Transfer the profile shape of the rudder to the rudder moulding using the leading edge as the datum line. Cut with a hacksaw or bandsaw and shape to the required profile with coarse (60 grade) abrasive paper.

2.8 Finish fin and rudder to section
See SAILS Etc Product Information PI370a, 370lx for details

2.9 Add the rudder to the boat
Place the rudder into the trunking and adjust the top so that, in front of the stock, the gap between the top of the rudder and hull is reduced to a minimum.

Cut the rudder stock so that the top is flush with the deck.

2.10 Add the fin to the hull
Drill three 1.8 mm diameter holes through the fin where shown. Insert three M2 x 10 mm long countersunk head screws into the holes until they protrude an equal amount each side.

Make the jigs for fin alignment shown on the Jig Plan 1. Make sure that the jig shaped like a question mark (?) is shaped to allow for the taper of the fin. Make sure the size of the slot in the other jig is chosen so that the jig fits half-way up the fin. The design and method of use of the jigs compensates for any lack of accuracy or symmetry in the jigs themselves so the absolute precision in their construction is not important.

Test and adjust the verticality of the fin as follows:
• Place the fin into the fin box and check using the jig shaped like a question mark (?)
• Place the jig on the port side of the fin and note the position of the deck centreline on the upper part of the jig
• Reverse the jig and place it on the starboard side of the fin, noting the deck centreline position
• If the two marks are in the same place then the fin is symmetrical in the boat
• If they are not in the same place you should adjust the upper screw until the marks coincide

Test and adjust the fore and aft alignment of the fin as follows:
• Place the boat upside down on a flat surface with the fin vertical
• Place the jig with the central hole on the fin as shown on Jig Plan 2 
• Mark the hull, or the surface that the hull is resting on, under each plumb line
• Lift the jig off the fin, turn it upside down, and replace it on the fin
• Again mark the hull, or the surface that the hull is resting on, under each plumb line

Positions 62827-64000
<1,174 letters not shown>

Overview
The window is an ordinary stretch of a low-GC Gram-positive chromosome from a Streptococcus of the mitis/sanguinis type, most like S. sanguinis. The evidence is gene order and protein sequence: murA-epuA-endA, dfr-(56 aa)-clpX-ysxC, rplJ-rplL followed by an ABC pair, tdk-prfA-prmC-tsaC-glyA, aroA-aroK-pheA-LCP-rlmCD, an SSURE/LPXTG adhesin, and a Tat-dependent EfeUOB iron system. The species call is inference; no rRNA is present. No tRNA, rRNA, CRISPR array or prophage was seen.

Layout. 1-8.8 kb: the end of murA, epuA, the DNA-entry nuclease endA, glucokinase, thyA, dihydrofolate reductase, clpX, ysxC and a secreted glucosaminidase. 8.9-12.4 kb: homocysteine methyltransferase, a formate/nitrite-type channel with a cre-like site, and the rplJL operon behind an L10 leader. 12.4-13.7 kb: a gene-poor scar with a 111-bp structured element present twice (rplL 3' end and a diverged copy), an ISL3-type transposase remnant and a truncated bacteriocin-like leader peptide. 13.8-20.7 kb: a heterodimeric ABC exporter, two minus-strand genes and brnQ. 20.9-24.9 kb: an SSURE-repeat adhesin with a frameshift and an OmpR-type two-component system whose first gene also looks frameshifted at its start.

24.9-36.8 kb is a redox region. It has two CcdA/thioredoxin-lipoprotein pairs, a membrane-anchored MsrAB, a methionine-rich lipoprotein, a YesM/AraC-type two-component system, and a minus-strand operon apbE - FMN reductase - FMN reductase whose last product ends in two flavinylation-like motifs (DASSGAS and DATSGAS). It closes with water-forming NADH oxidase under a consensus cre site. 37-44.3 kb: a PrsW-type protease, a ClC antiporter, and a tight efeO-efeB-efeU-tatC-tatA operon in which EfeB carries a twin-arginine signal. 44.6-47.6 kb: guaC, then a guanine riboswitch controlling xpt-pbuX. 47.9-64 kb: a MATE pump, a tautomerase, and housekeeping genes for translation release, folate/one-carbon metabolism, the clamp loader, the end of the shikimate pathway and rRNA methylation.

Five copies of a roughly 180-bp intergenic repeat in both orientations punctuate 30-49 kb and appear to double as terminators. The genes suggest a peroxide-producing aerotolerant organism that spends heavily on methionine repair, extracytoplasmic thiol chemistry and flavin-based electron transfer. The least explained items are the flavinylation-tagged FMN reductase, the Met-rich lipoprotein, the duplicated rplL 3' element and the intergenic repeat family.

• If the marks are in the same place then the fin is aligned with the hull
• If they are not in the same place you should adjust the two lower screws until the marks coincide
• Do this by turning the screws in opposite directions by an equal amount – this will keep the fin on the hull  centreline and retain the verticality of the fin

Now test the verticality of the fin again and adjust if necessary.

When the fin alignment is correct apply masking tape to each side of the fin in line with the hull to protect it from epoxy paste.

Remove the fin and apply release wax to the inside of the fin box. Also apply a second piece of masking tape to each side of the fin 12 mm above the first piece. Clean the fin between the tapes where epoxy paste will be bonded to it and replace the fin in the hull using the fin bolt to hold it securely. Fill the gap between the fin and hull with epoxy paste making sure it is not liquid enough to flow far into the gap. Allow to cure thoroughly.
Remove the fin bolt and break the bond between hull and fin. Clean off the excess filler, tapes and wax.

2.11 Add fillets to rudder and fin
The addition of leading edge root extensions (fillets) to the fin and rudder is described in SAILS Etc PI 370a, 370lx.

3. Some instructions for completion of the boat

3.1 Tape over foredeck tube hole
Add self adhesive tape over the lower end of the foredeck tube.

3.2 Add patches over hatches
Add the self adhesive deck patches over the openings. This is best done by applying a solution of soft soap (like the soap used in soap dispensers) in water to all the areas where the patch will be placed. Peel off the backing paper from the deck patch material and lay the patch where required. The soap solution will allow the patch to be placed accurately where it is required. Allow to dry before sailing.

3.3 Internal ballast - waterline endings
The design and target displacement is 4010 grams. This will give a small margin for error in the scales used by the first measurer and later event measurers.

When you have finished the installation of all equipment that will be on board during racing, you should weigh the boat. Weigh the three rigs and add rig corrector weights to the lighter rigs until they match the weight of the heaviest rig. Rig corrector weights, SAILS Etc item 145g, are suitable for use on 11.0 and 11.1 mm diameter masts. They weigh 10 grams each. The weight of deck patches will be 12 grams.

Calculate the required corrector weights to bring the total to 4010 grams and make it in two pieces that can be placed each side of the fin box. It is best to cover lead with tape (deck patch material is excellent) to give a better bond for the silicone sealant to the lead.

If you have the opportunity to float the boat before bonding the corrector weight in place it is worth doing. Place the corrector weight in the hull and add a rig and all other equipment required on board for racing. When the boat is on its design waterline, the water surface is level with the bottom of the transom and half-way along the bottom edge of the bumper. Allow for the height of the meniscus when judging this. Move the internal ballast backwards or forwards to correct any error.


Note: Parts of SAILSetc Document KI61 Pikanto 2008 have been used in these Instructions by permission of SAILSetc and remain copyright of SAILSetc.

Prepared by Robert Grubisa
Rijeka, November 2008

PDF file of the Instruction may be downloaded HERE